A few of us brave souls followed, and for the first time in my life, I wished I had four legs.

Our guide scurried over the rocks like a lizard and stopped ahead, halfway up the hill, near the fissure in the rocks to which he had pointed. He turned and stood, arms crossed, one leg over the other, and waited for us. Finally I arrived.

“This is it,” he beamed.

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2 Questions to Help You Live Intentionally for God

There's no need to keep going with the flow.

It’s always easier to react to life rather than to shape it. To go with the flow rather than to dig a new trench. Obviously, we want to respond well to what life throws at us. It’s assumed we should do that.

2 Questions to Help You Live Intentionally for God

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But I believe God gives us help to choose the direction of our lives. To live intentionally for Him. I don’t mean we choose what happens to us, but rather, that God has given us the freedom to make significant choices in spite of our circumstances.

Jesus’ example shows us what choices to make to live intentionally for God.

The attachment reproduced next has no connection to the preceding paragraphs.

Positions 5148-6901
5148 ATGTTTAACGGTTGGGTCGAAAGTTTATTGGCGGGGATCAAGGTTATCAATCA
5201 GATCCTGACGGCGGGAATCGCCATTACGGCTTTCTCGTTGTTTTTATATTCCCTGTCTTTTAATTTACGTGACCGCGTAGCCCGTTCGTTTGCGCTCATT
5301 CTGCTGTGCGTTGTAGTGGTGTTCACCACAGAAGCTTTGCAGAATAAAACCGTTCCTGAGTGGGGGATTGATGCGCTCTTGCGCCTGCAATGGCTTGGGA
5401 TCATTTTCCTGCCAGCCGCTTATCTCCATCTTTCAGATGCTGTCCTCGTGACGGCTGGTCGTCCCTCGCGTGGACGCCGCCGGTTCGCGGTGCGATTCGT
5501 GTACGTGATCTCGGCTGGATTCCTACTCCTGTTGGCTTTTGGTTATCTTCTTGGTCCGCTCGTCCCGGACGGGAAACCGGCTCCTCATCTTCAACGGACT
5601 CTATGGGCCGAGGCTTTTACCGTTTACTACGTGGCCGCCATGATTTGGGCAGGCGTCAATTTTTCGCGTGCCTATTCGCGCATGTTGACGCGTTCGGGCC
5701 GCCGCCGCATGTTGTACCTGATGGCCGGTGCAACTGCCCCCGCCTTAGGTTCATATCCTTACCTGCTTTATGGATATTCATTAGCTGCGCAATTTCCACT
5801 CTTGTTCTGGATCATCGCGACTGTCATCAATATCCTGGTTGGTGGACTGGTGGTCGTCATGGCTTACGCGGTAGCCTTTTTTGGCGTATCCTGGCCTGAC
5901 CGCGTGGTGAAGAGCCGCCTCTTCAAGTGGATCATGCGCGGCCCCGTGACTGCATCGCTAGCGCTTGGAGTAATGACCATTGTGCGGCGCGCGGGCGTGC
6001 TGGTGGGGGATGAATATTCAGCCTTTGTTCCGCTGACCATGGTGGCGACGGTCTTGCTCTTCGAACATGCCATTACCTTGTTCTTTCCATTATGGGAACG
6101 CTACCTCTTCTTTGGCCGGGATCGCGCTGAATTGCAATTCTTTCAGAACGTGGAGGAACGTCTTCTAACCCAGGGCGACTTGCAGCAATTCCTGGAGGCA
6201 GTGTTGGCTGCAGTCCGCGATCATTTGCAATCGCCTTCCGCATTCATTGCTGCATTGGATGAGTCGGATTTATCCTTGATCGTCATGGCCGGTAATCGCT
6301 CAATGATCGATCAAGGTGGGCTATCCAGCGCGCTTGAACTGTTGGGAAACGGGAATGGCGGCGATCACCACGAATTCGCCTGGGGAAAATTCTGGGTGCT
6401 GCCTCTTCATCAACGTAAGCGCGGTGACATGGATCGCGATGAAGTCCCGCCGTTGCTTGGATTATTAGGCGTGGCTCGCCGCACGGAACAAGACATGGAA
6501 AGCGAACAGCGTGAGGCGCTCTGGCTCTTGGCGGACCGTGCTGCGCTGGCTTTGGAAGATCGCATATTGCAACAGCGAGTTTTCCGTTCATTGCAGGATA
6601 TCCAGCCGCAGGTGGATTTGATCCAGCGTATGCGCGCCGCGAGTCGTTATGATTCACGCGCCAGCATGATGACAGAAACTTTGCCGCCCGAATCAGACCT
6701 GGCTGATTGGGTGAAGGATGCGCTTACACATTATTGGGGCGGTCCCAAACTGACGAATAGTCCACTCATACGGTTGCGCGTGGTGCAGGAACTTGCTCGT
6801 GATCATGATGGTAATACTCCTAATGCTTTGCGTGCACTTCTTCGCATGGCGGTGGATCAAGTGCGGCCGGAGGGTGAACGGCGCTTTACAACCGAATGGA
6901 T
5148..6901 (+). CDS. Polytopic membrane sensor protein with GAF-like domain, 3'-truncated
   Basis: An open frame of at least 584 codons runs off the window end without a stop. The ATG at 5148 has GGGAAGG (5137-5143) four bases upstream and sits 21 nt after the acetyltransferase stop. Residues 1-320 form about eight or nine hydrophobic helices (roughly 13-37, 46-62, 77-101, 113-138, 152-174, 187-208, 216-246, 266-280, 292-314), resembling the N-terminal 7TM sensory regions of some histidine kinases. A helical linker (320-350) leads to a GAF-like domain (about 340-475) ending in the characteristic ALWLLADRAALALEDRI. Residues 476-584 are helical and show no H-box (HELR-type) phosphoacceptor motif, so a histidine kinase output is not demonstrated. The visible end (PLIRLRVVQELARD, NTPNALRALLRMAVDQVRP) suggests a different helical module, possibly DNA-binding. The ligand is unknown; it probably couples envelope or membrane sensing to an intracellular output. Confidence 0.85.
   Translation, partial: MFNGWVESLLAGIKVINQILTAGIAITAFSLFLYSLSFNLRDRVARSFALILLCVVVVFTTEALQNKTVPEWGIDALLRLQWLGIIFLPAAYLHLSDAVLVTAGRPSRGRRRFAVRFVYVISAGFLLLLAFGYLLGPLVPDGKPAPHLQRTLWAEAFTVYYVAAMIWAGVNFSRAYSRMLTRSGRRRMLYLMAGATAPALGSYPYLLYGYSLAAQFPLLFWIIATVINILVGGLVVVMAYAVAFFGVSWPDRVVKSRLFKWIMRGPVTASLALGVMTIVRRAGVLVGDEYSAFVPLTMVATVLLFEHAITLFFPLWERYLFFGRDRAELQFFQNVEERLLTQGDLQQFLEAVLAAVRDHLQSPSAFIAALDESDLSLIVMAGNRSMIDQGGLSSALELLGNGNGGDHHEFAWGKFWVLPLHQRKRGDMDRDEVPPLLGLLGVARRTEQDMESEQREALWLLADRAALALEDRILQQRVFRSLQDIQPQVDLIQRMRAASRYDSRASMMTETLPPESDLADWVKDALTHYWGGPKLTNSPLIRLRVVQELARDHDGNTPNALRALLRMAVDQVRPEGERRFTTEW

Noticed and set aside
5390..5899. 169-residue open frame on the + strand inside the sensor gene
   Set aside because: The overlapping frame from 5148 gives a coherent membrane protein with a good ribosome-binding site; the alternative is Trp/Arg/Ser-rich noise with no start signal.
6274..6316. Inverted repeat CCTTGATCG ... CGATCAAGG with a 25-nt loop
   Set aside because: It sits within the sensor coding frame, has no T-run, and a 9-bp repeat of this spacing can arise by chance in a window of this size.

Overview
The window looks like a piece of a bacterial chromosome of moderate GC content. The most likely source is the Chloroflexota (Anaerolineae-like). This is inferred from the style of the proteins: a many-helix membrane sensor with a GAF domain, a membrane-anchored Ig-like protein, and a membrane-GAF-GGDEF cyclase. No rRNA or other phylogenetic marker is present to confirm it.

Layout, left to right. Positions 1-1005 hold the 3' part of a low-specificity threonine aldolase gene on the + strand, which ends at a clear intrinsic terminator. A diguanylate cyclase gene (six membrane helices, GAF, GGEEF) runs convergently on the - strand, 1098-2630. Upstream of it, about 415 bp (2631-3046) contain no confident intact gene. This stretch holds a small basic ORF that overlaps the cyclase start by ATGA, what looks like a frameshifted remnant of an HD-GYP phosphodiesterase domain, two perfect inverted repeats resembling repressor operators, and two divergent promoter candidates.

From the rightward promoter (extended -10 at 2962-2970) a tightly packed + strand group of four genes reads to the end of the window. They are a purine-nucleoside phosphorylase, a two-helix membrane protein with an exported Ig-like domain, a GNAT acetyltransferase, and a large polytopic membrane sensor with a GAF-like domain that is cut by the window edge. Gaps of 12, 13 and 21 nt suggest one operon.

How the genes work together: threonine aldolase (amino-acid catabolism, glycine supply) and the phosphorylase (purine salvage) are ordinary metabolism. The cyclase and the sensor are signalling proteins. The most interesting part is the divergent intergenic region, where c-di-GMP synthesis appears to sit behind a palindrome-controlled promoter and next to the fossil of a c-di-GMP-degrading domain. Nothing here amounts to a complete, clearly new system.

Two questions can help us do that.

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Connecting the Rapture, Rosh Hashanah, and the Place of Trumpeting

A reminder of where our true hope lies.

Whenever I visit the Jerusalem Archaeological Park, I’m eager to walk to the southwest corner of the Temple Mount. I’ve never been to this corner on Rosh Hashanah or during the Feast of Trumpets, but I’d love to go there then. Archaeologists have uncovered a large portion of the first-century street that stretched north along the original Western Wall.

Echoes of Rosh Hashanah— To the Place of Trumpeting

(Photo: The southwest corner of the Temple Mount at left. Courtesy of the Pictorial Library of Bible Lands)

One hundred meters north of the corner is the part of the Western Wall where locals and tourists pray. But beneath the ground, Jerusalem’s Central Valley has been filled in with the rubble of the Second Temple’s destruction in A.D. 70.  As a result, the beautiful modern plaza stands about 30 feet above the first-century street uncovered at the southwestern corner.

There at the corner lies a reminder of something Jesus predicted 37 years before the temple’s destruction.

And of a promise He made that could be fulfilled at any moment.